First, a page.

They sang in sync in Korean until the end. “Bogoshipda” – “I miss you.”

Slowly the brothers envision a future for themselves. Eric plans to return to college during the next school year. Randy plans to finish his final semesters at Georgia State University or maybe enroll in a computer boot camp. They imagine a trip to South Korea to meet their mother’s family.

Among the most difficult times of Hyun Jung Grant’s absence for the Park brothers is the long list of future trips and milestones they hoped to spend together.

This reality took root on Eric’s 21st birthday, which would also have been his mother’s 52nd birthday. For years, they had planned to share a drink when Eric was of age.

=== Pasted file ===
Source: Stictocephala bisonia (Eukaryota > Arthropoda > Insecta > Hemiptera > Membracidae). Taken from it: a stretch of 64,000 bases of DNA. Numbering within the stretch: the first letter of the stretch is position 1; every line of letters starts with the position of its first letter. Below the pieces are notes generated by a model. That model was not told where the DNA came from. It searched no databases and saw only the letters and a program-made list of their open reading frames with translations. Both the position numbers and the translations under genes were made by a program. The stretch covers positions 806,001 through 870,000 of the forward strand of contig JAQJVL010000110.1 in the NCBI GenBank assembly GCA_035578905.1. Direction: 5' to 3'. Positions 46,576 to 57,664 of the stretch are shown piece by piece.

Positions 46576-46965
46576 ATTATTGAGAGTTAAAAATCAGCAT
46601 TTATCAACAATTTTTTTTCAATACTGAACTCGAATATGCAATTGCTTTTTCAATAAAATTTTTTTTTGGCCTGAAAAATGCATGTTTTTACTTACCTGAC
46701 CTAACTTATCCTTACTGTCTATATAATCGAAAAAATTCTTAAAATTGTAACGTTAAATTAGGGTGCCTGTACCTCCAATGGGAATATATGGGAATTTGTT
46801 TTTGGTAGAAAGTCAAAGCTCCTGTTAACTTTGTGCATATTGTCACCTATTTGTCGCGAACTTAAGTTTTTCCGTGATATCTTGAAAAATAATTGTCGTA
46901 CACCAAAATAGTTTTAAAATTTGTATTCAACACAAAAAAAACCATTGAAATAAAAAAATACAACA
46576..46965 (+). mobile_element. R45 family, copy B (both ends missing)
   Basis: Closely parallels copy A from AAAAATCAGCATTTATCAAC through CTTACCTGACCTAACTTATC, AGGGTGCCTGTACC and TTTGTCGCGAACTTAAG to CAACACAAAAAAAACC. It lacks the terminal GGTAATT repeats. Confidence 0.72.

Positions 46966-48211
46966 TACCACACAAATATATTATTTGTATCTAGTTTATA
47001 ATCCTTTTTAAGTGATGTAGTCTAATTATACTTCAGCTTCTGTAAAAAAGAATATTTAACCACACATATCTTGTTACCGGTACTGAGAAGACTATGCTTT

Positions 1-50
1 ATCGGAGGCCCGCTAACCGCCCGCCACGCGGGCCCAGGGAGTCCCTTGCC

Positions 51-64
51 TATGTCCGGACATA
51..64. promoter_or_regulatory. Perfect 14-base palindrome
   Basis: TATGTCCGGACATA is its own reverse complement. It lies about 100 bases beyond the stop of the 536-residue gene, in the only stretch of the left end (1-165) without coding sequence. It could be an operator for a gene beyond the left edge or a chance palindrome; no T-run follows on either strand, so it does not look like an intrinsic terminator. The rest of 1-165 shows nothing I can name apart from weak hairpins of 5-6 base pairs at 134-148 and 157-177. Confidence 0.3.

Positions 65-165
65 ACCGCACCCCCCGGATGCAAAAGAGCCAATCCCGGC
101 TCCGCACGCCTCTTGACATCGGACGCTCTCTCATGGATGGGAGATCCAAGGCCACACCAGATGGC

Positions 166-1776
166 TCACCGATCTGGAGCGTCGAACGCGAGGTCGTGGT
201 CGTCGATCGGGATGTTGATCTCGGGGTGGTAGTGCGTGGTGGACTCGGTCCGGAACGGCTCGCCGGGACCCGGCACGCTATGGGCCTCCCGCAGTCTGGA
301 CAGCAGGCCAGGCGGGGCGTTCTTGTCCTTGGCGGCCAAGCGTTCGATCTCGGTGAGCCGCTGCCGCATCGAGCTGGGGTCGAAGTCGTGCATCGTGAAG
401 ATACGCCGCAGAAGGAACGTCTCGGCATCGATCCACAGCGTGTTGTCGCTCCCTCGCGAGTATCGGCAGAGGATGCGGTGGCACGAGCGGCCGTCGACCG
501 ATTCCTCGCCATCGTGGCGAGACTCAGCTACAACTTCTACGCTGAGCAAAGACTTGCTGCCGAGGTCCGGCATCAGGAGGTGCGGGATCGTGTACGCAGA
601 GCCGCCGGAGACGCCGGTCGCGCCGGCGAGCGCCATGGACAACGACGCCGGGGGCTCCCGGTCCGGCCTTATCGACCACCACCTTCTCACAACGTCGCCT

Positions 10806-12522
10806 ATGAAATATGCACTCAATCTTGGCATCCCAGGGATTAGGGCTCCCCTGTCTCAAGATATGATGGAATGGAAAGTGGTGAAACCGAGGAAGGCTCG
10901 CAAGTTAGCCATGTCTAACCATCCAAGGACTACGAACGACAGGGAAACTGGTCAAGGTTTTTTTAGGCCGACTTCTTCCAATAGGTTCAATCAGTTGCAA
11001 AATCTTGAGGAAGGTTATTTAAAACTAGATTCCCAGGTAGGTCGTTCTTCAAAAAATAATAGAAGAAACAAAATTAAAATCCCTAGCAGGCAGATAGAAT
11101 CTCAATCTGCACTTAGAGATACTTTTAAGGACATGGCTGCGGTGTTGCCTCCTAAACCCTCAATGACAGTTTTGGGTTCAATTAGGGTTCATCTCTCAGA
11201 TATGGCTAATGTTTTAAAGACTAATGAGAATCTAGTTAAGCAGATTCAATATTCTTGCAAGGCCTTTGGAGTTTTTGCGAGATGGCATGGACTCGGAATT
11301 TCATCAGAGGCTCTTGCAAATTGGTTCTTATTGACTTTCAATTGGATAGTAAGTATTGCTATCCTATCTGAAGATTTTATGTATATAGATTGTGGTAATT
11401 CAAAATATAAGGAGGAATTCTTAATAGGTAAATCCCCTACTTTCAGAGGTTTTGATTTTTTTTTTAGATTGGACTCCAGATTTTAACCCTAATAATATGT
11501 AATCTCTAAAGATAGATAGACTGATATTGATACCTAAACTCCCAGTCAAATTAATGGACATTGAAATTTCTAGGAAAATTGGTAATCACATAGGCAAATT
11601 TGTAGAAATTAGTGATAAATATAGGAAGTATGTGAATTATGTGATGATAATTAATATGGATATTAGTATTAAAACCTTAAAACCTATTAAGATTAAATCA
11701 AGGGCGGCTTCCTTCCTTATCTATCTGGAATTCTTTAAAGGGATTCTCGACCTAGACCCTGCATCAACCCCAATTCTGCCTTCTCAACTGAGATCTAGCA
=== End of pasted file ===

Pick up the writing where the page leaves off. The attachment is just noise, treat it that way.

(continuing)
And so, on the morning of May 4th, Randy and Eric did their best to recreate the party their mom had in store for them. They bought a fruit cake from a nearby Korean bakery and searched the city for a bottle of chamisul soju, a Korean distilled spirit, before going to his grave.

It had been stormy for days, but as the brothers crossed the field the rain dispersed and only the clouds remained.

Randy led the way, having visited several times for funeral arrangements. They spilled the alcohol around their mother’s grave as an offering and ate their cake from paper plates.

They were silent for half an hour, not knowing what to say to each other. “You are hungry?” Randy asked. Eric nodded and they left.